Contrary to popular belief, Mediterranean countries are not the only ones where it is common for factories to close down at some point during the summer: for Suppliers based in North America, Germany, France and even the UK, there is a good chance their operations could be brought to a standstill for a least a couple of weeks. Furthermore, unlike other factory closures periods, the summer season can last for several months and suppliers can shut down at any point throughout this time. Consequently, the potential impact of summer supplier closures cannot be understated!
From aligning purchase decisions with the business objectives to actually executing the purchase orders with suppliers, a whole host of factors have to be accounted for when planning for a supplier closure.
Download our comprehensive guide to managing suppliers closures:
We cannot ignore it. The complexity of supply chains has increased exponentially in recent years. Whereas once upon a time, a good business strategy alone would be enough to compete, overcoming complexity is now what ultimately sets a business apart from its competitors; a trend which will only become more prevalent in the coming years.
Not only is there an enhanced level of complexity to overcome, but there is also human-factor which comes into play: we want to understand the solutions that are given to us. This is an issue that many managers care about (or at least should care about). “In the past, everything was better”. Well, when it comes to inventory management, that could just be the perfect quote. Of course, simply yelling this out load will not provide a solution.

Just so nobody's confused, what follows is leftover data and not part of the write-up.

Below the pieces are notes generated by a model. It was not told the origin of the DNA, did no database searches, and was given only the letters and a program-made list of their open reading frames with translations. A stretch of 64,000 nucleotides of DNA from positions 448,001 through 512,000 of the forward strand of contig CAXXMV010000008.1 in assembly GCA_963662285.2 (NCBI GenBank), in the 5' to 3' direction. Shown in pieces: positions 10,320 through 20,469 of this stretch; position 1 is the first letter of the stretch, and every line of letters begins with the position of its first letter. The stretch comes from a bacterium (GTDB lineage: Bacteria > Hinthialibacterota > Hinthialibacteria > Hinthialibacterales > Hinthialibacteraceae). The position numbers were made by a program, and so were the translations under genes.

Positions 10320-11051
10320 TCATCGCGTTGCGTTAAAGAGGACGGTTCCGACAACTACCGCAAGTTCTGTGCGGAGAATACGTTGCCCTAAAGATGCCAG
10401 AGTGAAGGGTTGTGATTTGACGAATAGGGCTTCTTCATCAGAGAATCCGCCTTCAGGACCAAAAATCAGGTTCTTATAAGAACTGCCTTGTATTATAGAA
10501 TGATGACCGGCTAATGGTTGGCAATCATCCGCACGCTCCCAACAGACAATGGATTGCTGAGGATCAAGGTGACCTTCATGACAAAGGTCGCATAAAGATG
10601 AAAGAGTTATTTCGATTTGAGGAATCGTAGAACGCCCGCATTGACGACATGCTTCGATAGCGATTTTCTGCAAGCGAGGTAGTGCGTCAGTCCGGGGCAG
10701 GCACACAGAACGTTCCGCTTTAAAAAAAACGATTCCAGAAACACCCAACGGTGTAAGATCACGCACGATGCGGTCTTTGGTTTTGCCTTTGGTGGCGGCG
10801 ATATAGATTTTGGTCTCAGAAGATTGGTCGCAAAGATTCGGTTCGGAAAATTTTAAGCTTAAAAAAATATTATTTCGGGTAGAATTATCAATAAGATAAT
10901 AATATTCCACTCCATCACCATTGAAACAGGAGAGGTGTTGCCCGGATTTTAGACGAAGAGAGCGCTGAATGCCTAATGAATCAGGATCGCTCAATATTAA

ABOUT STEVEN PAULY
As a senior consultant and research scientist at Slimstock, Steven Pauly specializes in the mathematical intricacies of inventory optimization. In his role as a consultant, he has been involved in various improvement projects at large companies. Furthermore, Steven is attached to the Slimstock Academy where he offers masterclasses in the field of forecasting and other areas of inventory management.
THE POWER OF MACHINE LEARNING
Over 50 years ago, our understanding of inventory management increased significantly. As businesses realized the enormous return on investment that could be achieved through effective inventory management, this translated into the publication of lots of high-quality literature around the topic.
However, there were no computers back then and solutions were based solely on common sense underpinned by the necessary mathematical analysis. The advantage of this is that solutions were transparent, did not require much effort, provided great insights and were mainly focused on so-called ‘quick wins’. As a manager, you are probably asking yourself: why do anything differently now?
Well, there were many problems back then and more and more continue to arise today. Put simply, solutions based on common sense and mathematical analysis alone no longer suffice.
Perhaps you have heard or read the words: ‘DBC system’, ‘machine learning’, ‘IBM’ and the year ‘1997’ in the same sentence.